REASONS FOR PENALTY-FREE RETIREMENT FUND WITHDRAWALS
You are allowed to take an IRA distribution for qualified higher education expenses, such as tuition, books, fees and supplies. This distribution is taxed at your ordinary income rate, but there won’t be a penalty. For instance, if you want to go back to graduate school and you need the money, you can decide to tap your retirement fund for tuition. The rule also allows you to apply this exception to your spouse, children or their descendants.
First-time home purchase:
You can take up to $10,000 out of your IRA penalty-free for a first-time home purchase. If you are married, your spouse can do the same. And “first-time home” is defined pretty loosely. For the purposes of the IRS, it is your first-time home if you have not had an ownership interest in a home for the past 2 years. Just like the education exclusion, you can also tap this option for the benefit of your family. Your children, parents or ancestors may receive the same $10,000 for their purchases, even if you’ve used this benefit for yourself previously or already own a home.
Medical expenses or insurance:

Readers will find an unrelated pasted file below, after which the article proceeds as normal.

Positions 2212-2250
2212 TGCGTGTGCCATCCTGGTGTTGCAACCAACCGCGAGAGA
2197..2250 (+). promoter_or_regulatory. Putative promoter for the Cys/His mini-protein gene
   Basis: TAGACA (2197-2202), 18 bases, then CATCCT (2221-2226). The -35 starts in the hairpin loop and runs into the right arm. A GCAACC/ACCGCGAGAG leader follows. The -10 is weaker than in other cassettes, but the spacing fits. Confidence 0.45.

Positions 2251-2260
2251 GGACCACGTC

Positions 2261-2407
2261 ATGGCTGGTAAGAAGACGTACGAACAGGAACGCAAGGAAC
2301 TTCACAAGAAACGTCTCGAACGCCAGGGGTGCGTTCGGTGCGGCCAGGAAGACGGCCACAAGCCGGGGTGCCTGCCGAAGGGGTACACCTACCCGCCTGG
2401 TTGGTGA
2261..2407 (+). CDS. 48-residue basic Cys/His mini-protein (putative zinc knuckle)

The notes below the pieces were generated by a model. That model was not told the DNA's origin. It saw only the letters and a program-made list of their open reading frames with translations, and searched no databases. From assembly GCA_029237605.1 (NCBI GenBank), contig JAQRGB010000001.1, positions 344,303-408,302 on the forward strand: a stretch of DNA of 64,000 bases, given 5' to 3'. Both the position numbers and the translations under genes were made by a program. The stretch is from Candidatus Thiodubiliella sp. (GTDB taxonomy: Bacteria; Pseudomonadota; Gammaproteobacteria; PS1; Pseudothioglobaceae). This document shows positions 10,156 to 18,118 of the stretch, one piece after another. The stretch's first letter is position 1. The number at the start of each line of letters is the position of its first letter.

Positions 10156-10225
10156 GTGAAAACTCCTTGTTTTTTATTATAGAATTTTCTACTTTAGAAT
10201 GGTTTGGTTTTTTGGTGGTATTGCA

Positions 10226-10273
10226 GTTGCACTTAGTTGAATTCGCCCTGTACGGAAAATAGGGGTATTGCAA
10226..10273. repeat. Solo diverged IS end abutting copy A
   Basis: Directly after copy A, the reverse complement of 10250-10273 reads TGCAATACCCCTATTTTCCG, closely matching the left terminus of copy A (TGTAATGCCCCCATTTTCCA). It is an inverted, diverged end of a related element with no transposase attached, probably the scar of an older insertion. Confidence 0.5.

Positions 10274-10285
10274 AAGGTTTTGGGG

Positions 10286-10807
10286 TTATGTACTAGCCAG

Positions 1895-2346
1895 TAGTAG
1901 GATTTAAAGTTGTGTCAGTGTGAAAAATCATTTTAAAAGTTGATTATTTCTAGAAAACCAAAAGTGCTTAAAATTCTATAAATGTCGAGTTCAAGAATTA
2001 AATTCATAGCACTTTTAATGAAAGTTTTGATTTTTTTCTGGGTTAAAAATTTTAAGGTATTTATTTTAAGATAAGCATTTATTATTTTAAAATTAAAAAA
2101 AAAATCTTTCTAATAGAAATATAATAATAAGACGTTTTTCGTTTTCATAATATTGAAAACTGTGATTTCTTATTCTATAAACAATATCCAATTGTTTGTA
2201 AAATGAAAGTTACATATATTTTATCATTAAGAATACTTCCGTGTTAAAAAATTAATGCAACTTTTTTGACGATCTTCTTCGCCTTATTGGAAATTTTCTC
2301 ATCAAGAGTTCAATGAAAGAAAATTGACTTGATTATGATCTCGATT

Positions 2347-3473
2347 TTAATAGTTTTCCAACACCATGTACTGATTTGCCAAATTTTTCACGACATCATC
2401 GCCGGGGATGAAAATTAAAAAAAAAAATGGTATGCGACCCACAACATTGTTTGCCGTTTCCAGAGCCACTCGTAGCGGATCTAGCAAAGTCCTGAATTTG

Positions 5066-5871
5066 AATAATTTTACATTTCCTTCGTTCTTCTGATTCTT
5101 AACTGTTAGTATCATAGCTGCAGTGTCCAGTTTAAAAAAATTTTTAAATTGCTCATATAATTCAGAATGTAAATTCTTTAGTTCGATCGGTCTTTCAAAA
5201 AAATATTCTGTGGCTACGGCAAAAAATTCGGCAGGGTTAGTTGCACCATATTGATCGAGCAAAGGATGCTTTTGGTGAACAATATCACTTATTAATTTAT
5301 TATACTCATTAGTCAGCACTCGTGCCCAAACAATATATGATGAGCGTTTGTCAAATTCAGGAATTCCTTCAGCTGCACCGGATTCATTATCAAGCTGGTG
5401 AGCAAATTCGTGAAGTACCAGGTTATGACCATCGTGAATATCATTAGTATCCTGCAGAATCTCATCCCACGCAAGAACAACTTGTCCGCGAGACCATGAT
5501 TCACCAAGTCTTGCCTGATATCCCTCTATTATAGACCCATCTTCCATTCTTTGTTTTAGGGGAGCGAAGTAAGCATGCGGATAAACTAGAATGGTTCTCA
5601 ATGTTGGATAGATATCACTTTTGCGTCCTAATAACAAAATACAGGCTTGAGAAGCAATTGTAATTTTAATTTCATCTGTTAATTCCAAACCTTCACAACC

If you incur unreimbursed medical expenses that are greater than 10% of your adjusted gross income in that year, you are able to pay for them out of an IRA without incurring a penalty.
Create an Annuity:
Unbeknownst to me until right before this article, you can begin taking distributions from your IRA without penalty, anytime you want, by taking a 72t early distribution. It is named for the tax code which describes it, and it allows you to take a “Series of Substantially Equal Periodic Payments”, based on a calculation involving your current age and the size of your IRA. More details here.
The catch is that once you start, you have to continue taking the periodic payments for five years, or until you reach age 59 ½, whichever is longer. Also, you will not be allowed to take more or less than the calculated distribution, even if you no longer need the money. So be careful with this one!
What if you only need the money short term?
So although there are other qualifying exceptions to withdraw IRA assets penalty-free, those are the major ones. But suppose you’re not interested in paying any taxes at all. You can still use your 401k to borrow money from yourself while paying interest to yourself, without it being a taxable event or showing up on your credit report. Here’s how: